Friday, April 08, 2005


A Transcendent and Divine Sort of Detachment

In the midst of “one of the largest Western religious gatherings of modern times,” I wonder exactly what it was about Pope John Paul II that was so appealing and so universally adored. Among his main attributes: Empathy? Sure. Compassion? Absolutely. What about indifference? Or detachment? Now before any Catholic readers denounce me as a heretic, please hear me out.

First of all, I’m not talking about indifference as an end in and of itself, but rather as a prerequisite to really, truly loving others. In the last chapter of his book The Four Loves, C.S. Lewis discusses the highest love or what he calls “charity”. He describes it as follows:

Divine Gift-love – Love Himself working in a man – is wholly disinterested and desires what is simply best for the beloved…. Divine Gift-love in the man enables him to love what is not naturally lovable; lepers, criminals, enemies, morons, the sulky, the superior, and the sneering.

There was no better example of this in recent times than the Pope’s visit with his would-be assassin in December 1983, two years after the attempted murder. Here's a portion of that story as reported by Time magazine January 9, 1984:
At times it looked almost as if the Pope were hearing the confession of Agca, a Turkish Muslim. At those moments, John Paul leaned forward from the waist in a priestly posture, his head bowed and forehead tightly clasped in his hand as the younger man spoke. For 21 minutes, the Pope sat with his would-be assassin. ...The two talked softly...

What was exchanged between the two men remains confidential. The Pope would only comment, ‘I spoke to him as a brother whom I have pardoned, and who has my complete trust.’

Thomas Merton expounds upon the theme of indifference in what is often deemed “Christian Asceticism”. In No Man is an Island, he asserts:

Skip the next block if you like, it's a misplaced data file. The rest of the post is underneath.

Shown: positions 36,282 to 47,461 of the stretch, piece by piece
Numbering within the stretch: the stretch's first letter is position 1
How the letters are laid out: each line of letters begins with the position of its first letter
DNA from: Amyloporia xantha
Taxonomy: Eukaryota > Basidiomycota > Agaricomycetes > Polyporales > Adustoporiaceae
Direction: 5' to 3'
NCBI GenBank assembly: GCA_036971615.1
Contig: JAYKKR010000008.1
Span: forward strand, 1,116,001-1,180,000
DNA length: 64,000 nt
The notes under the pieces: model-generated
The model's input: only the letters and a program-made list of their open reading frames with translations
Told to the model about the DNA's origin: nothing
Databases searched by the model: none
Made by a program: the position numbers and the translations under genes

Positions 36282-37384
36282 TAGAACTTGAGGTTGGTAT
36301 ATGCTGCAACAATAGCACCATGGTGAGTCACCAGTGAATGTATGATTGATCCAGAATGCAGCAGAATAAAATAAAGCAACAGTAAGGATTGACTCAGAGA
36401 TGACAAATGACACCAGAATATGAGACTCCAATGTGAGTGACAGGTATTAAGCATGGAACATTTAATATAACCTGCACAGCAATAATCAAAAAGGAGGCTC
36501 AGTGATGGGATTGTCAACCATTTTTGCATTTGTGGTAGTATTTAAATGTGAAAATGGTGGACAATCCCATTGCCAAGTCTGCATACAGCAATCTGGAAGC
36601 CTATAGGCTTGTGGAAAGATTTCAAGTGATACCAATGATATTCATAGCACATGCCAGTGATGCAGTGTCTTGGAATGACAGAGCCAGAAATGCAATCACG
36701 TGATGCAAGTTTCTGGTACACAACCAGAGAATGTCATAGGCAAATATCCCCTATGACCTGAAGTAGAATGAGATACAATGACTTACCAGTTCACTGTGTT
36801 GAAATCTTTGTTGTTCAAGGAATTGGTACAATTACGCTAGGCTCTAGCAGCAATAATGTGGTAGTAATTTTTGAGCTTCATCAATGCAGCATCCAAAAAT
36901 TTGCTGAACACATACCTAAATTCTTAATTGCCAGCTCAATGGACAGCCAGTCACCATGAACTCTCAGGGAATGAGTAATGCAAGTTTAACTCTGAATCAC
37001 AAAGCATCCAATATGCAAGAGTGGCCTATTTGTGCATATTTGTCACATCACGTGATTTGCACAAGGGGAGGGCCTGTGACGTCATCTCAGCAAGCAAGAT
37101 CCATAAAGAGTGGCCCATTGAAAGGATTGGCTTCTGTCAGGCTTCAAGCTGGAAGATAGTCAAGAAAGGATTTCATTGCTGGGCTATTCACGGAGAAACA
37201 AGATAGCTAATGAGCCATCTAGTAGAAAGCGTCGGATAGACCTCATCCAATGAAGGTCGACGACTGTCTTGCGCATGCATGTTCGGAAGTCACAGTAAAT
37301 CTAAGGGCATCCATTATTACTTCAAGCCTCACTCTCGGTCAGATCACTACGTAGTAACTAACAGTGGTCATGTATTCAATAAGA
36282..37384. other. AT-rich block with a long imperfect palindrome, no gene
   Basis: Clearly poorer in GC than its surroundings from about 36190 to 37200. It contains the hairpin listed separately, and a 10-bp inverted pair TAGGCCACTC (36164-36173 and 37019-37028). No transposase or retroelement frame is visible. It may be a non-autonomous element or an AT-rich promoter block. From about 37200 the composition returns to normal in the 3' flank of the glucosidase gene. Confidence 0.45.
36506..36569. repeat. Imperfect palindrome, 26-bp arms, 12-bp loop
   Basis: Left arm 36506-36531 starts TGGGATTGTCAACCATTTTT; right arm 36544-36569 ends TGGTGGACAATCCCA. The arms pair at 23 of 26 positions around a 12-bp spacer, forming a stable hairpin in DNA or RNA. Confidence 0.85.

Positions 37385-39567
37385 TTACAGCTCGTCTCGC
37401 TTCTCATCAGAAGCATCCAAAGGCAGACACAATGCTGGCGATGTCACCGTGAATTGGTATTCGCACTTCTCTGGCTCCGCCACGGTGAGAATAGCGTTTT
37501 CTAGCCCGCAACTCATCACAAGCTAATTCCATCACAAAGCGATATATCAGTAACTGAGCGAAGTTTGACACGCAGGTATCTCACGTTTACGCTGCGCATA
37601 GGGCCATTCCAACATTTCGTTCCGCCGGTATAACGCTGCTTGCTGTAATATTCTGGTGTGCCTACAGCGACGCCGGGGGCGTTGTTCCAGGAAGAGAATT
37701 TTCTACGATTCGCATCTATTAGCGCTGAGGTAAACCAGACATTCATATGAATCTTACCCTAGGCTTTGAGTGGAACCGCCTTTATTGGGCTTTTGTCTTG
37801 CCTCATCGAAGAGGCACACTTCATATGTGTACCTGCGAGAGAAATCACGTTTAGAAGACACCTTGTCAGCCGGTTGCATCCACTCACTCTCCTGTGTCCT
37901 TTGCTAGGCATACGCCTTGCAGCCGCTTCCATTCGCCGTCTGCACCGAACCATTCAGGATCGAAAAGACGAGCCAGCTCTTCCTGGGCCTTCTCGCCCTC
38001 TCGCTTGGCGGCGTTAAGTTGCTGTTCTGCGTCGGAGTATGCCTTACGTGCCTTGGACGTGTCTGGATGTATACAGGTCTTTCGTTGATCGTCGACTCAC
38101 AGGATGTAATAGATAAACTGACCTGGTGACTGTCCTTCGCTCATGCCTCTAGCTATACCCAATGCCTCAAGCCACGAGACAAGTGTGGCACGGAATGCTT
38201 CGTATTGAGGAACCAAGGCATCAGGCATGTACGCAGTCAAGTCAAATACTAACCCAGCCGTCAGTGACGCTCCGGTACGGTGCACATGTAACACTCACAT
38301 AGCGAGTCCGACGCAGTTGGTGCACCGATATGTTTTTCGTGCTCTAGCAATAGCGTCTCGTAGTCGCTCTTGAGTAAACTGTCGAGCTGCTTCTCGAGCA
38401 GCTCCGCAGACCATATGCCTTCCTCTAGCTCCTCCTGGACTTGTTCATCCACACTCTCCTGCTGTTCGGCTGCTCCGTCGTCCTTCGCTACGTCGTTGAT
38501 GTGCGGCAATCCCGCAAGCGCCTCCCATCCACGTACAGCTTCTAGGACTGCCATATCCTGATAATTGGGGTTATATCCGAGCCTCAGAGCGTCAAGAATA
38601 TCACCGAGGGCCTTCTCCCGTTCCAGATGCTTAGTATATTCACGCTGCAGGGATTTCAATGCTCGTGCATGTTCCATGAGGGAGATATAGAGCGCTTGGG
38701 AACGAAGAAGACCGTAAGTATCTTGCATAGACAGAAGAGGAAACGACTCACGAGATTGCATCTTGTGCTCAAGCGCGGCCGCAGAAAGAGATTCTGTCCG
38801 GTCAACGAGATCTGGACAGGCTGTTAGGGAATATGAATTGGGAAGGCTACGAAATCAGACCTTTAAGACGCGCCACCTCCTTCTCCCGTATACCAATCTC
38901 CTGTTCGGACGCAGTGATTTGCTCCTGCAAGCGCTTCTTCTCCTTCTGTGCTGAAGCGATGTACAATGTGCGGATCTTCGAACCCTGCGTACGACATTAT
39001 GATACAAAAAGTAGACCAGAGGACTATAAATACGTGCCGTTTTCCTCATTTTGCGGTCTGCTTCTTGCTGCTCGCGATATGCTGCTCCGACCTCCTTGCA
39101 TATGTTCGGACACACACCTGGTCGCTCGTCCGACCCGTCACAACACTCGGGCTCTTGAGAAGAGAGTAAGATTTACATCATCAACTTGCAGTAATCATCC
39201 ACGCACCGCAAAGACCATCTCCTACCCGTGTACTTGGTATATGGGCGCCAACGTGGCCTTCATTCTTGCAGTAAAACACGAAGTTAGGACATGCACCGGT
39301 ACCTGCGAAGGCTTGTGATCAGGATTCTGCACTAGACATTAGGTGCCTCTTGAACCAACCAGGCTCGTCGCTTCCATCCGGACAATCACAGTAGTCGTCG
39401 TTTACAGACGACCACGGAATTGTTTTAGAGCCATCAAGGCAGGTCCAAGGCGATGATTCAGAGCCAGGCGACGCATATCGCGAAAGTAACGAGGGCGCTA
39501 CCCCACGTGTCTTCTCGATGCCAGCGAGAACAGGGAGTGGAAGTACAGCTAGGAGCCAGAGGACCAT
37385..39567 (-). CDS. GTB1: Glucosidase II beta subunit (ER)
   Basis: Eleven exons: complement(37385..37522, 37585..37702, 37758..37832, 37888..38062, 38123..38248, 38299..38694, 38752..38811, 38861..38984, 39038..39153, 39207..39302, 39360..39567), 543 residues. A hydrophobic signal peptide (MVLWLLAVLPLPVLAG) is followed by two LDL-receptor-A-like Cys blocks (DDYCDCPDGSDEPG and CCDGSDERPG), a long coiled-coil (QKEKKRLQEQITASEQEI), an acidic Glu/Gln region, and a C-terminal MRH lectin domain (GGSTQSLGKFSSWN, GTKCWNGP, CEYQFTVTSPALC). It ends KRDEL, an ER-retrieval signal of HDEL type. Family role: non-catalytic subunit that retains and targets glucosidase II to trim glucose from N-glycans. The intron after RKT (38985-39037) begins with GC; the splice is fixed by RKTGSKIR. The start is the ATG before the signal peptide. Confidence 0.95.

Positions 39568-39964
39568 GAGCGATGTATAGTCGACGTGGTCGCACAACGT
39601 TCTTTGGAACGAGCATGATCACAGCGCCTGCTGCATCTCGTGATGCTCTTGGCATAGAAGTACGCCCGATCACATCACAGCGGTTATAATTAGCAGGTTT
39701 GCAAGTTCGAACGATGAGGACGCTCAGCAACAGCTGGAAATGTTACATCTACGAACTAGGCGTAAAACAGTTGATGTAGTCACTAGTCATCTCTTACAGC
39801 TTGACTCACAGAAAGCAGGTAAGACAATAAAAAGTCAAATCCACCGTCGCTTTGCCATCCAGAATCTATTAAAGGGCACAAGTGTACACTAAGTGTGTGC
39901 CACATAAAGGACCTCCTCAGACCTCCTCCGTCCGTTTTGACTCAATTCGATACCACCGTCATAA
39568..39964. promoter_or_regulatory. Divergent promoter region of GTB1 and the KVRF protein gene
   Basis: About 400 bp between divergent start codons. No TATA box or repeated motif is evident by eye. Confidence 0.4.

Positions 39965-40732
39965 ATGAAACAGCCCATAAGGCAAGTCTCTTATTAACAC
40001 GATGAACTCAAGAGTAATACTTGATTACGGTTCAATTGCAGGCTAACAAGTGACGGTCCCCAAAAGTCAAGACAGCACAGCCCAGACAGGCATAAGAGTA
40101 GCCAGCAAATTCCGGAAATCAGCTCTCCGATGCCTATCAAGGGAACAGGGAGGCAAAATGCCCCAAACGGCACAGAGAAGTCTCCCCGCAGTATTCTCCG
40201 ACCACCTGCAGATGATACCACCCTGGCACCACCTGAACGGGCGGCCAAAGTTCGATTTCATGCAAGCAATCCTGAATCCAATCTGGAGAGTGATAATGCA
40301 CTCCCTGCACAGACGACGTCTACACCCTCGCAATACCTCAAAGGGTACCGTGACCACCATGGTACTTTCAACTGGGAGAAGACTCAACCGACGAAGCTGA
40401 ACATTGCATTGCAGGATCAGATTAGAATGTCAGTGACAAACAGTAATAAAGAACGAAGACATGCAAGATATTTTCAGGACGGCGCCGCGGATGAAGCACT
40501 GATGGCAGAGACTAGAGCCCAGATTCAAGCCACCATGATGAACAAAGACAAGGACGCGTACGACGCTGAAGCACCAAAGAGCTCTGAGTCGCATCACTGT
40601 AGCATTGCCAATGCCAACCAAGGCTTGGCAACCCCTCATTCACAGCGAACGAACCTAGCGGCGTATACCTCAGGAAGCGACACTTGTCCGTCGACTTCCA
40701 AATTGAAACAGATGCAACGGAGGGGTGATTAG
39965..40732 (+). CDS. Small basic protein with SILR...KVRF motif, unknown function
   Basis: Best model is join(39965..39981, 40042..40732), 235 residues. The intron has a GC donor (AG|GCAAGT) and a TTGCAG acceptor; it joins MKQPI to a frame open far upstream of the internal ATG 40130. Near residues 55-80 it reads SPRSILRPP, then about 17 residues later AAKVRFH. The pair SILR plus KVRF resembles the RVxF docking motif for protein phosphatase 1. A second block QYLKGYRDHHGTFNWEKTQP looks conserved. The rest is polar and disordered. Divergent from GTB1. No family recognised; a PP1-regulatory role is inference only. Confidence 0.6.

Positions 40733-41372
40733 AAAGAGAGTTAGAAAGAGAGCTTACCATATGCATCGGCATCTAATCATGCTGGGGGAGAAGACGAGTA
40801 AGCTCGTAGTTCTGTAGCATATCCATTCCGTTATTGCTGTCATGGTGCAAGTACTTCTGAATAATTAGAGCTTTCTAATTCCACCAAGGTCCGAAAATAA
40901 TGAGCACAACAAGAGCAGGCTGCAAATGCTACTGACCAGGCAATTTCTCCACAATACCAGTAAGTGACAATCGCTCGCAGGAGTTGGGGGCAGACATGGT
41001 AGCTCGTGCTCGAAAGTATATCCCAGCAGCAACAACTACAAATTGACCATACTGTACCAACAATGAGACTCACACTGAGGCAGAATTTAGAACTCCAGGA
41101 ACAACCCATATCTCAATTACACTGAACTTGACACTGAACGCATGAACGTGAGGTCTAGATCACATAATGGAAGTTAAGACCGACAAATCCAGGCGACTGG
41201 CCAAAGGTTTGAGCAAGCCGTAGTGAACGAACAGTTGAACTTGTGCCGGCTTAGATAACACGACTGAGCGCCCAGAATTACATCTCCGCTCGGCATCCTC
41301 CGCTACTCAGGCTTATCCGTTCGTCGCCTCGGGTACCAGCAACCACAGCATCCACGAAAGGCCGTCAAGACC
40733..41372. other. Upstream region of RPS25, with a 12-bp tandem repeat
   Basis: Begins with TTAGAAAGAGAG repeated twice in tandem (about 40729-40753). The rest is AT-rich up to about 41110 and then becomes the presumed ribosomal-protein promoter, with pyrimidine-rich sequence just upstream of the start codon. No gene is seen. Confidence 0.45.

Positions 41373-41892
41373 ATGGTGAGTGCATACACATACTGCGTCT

It is only when we are detached from created things that we can begin to value them as we really should. It is only when we are “indifferent” to them that we can really begin to love them.

The indifference of which I speak must, therefore, be an indifference not to things themselves but to their effects on our own lives.

The man who loves God more than himself is also able to love persons and things for the good that they possess in God. Such a man is indifferent to the impact of things in his own life.

Elaborating on this theme and applying it to the realm of prayer, Kathleen Norris speaks of detachment in Amazing Grace. While elucidating on the virtues of becoming “detached” in a sense, she astutely disavows any sense of apathy or forfeiture with which it could be confused:
This sort of detachment is neither passive nor remote but paradoxically is fully engaged with the world. It is not resignation, but a vigilance that allows a person to recognize that whatever comes is a gift from God. …It is the sort of prayer that can absorb all manner of pain, and transform it into hope.

Peggy Noonan recounts the Pope's monumental trips to Poland early in his papacy in this stirring tribute. Here are his own words from 1979 that served as a precursor to the end of Communism in Poland ten years hence:

You must be strong, my brothers and sisters! You must be strong with the strength that faith gives! You must be strong with the strength of faith! You must be faithful! You need this strength today more than any other period of our history. . . .

Speaking of strength, this man was strong precisely because he had a strong divine gift-love working through him and people could sense that. That is so very different from our natural type of need-love, which is driven more by considerations of the ramifications on our own lives than out of sheer concern for the plight of others.

It is counterintuitive, of course, to think that in order to provide an unconditional, divine sort of love, we first need to become indifferent. That indifference though is to ourselves and our own narrow desires. In essence, we should strive to love others for their own sake. Aspiring toward indifference… Who knew? The Pope, apparently.

UPDATE: For further contemplation on this subject, I'd recommend you check out the following essays:

John from Blogotional touches upon this theme in his recounting of "The Fourth Degree of Love: Love of Self for God's Sake" – from the writings of Bernard of Clairvaux:
In a manner of speaking, we lose ourselves as though we did not exist, utterly unconscious of ourselves and emptied of ourselves.

Ales Rarus points out some of the Pope's attributes and convictions in “A Legacy of Dignity”:
He fought tirelessly for the dignity of the poor, the downtrodden, the oppressed, and the unborn. …he taught us that even those whom the world had rejected had dignity as human beings.

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